Maintaining a healthy body composition requires a total lifestyle focus. This includes balanced nutrition, regular physical activity (endurance, strength, flexibility), and stress management. Keep all three in mind as you choose your health goals. It’s important to understand that exercise can’t be used as a substitute for a poor diet. It takes a lot of physical activity to burn enough calories to make a difference with weight loss. And cookies are not a good choice for stress management. Find time to balance your life, as it’s essential to help keep you on track.
The goal of exercising when you’re trying to change your body composition is to decrease the loss of muscle that’s often associated with weight loss. You don’t want to lose healthy muscle mass. Performing muscle-building exercises and consuming a balanced protein-rich diet can help you accomplish this task.
Striving to reduce your body fat, improve your muscle density, trim your waist and improve your overall appearance and sense of well-being is a much better goal than aiming for a number on the scale. Try my fun muscle-building exercise routine that you can do while your kids are at the playground.
If you have children, this fun routine can be done on the playground. You can encourage your children or friends to join you.
Perform a 10-minute warm up of your choice. Walking and stretching is a great way to get your blood flowing.
– 8 pull-ups on the monkey bars
– 12 squats
– 8 push-ups using a park bench
– Run for 30 seconds
– Go across the monkey bars two times.
– 15 squat jumps, jumping forward as far as you can with each squat jump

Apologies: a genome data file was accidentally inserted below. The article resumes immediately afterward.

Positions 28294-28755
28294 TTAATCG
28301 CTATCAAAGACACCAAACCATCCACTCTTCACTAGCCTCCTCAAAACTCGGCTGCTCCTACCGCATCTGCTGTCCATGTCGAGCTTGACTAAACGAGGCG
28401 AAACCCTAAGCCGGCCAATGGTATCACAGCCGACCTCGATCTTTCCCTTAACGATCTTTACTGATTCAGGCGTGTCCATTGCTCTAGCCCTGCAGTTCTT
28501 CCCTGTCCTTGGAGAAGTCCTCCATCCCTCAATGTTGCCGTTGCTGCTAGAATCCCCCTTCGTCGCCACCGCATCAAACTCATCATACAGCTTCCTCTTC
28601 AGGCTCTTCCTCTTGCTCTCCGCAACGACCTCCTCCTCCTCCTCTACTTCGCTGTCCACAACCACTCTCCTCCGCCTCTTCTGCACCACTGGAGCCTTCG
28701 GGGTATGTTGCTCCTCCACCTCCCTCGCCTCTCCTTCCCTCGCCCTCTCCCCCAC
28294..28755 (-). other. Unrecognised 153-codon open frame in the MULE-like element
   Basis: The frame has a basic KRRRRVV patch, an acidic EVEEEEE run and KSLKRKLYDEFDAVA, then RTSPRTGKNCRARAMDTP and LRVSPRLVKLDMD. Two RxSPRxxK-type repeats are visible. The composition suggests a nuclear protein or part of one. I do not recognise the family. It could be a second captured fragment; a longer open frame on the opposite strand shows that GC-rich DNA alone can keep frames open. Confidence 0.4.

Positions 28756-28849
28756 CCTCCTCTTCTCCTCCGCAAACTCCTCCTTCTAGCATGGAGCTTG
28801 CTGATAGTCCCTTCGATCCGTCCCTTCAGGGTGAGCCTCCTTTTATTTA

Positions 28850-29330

– 12 triceps dips using a park bench
– Jog for 60 seconds
Rest for 1-2 minutes after each round. Aim to perform three sets total.
Have fun completing this muscle-building workout, and strive to keep your energy and spirits high as you work towards achieving your personal goals. Keep in mind that a healthy body is not all about the number you see on the weight scale.
Samantha Clayton is responsible for all activities relating to exercise and fitness education for Independent Herbalife Members and employees. Through in-person training sessions, educational tools and materials, and her blog (www.discovergoodfitness.com), she ensures that the important role of exercise as part of a healthy, active life is understood by all. She also helps create, organize and promote employee fitness programs and activities as an integral part of the company’s corporate wellness program.
A native of Liverpool, England, Samantha initially worked as a consultant for Herbalife for two years and led the Herbalife24-Fit program, the company’s first comprehensive fitness training program and DVD series.
Before joining the corporate ranks, Samantha was a professional athlete. She represented Great Britain in the 2000 Sydney Olympics in both the 200m and the 4x100m relay events. Prior to the Olympics, she won two medals in the Olympic AAA trials – a silver medal for the 200m and a bronze for the 100m – as well as a silver medal in the 4x100m relay during the European Junior Championships in 1997. Her personal records include 11.40 seconds in the 100m and 23.02 seconds in the 200m.
Samantha is a personal trainer and group exercise coach through the American Fitness and Aerobics Association (AFAA) and International Sport Science Association (ISSA).